How long do hospice patients live? This is a question that friends and family of loved ones in hospice care want to know the answer to. What you learn may surprise you, especially since there is a significant difference between a doctor’s prediction and what the reality is.
What Studies Have Found
Several studies have come to a similar conclusion: giving an accurate estimate for how long do hospice patients live is incredibly difficult due to how many variables there are.
Usually, three major factors will determine how long a hospice patient lives:
- What disease they are suffering from.
- How much the disease has progressed.
- How long they had the disease before going into hospice care.
Based on a study looking at five hospice care programs located in Chicago, Illinois, the median length of time a terminally-ill patient in hospice care lived was just 24 days. This short period of time drastically differed from what the rosier prognosis given by a doctor was. In fact, only 20% of the predictions were correct. An overwhelming majority of the prognoses (63%) were over optimistic.
This high degree of error in predicting how long a patient in hospice care has to live can have tragic emotional consequences for both the patient and their loved ones. If the prediction is suggesting that the patient has longer to live than they actually do, friends and family may not have enough time to give the goodbyes they would like to give. They may also be unable to be by their side as they transition, which can lead to deeper grief, more regrets, and greater frustration.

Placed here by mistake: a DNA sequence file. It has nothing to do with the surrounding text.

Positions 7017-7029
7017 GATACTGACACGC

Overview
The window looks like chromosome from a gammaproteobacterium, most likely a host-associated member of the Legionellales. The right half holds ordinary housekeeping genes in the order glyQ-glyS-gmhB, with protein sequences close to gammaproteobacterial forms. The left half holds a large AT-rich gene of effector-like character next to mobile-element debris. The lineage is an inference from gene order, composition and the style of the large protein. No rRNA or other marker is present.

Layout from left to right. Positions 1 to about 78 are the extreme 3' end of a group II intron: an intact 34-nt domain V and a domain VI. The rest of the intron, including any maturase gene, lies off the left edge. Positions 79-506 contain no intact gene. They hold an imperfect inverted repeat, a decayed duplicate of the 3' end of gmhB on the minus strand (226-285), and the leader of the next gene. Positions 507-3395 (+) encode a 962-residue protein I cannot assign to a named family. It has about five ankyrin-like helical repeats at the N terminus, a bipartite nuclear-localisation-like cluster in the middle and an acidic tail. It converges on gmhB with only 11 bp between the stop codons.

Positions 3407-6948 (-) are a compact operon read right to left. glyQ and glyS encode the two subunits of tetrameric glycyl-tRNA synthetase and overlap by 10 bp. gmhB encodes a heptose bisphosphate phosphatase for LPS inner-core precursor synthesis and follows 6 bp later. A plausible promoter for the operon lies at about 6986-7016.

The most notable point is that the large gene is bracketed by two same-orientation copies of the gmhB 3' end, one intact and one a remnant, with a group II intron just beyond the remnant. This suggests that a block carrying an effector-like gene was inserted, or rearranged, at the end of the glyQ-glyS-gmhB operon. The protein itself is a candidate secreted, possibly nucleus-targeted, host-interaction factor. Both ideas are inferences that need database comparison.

Another study found that when an oncologist is broader in their predictions, such as estimating that a patient has anywhere up to a year to live, their degree of accuracy shoots up to 74%. This sort of prognosis allows a patient’s friends and family to be prepared for the inevitable to occur at any time within that year, which helps avoid the repercussions of providing a more specific prediction.
When it comes to how long do hospice patients live, the answer is on average 89.6 days. Experts believe patients need at least 90 days to start benefiting from the hospice care program. Given the short amount of time, along with the overly optimistic prognoses usually given by doctors, the quality of hospice care provided to patients and their loved ones is diminished. Oncologists have become aware of this high level of inaccuracy, which is why they have become reluctant to provide specific estimates.
Everyone in hospice is dealing with a different disease within a body that responds differently. That makes more specific and short-term estimates highly inaccurate. The ideal approach is to keep an estimate for a hospice patient’s life expectancy broader.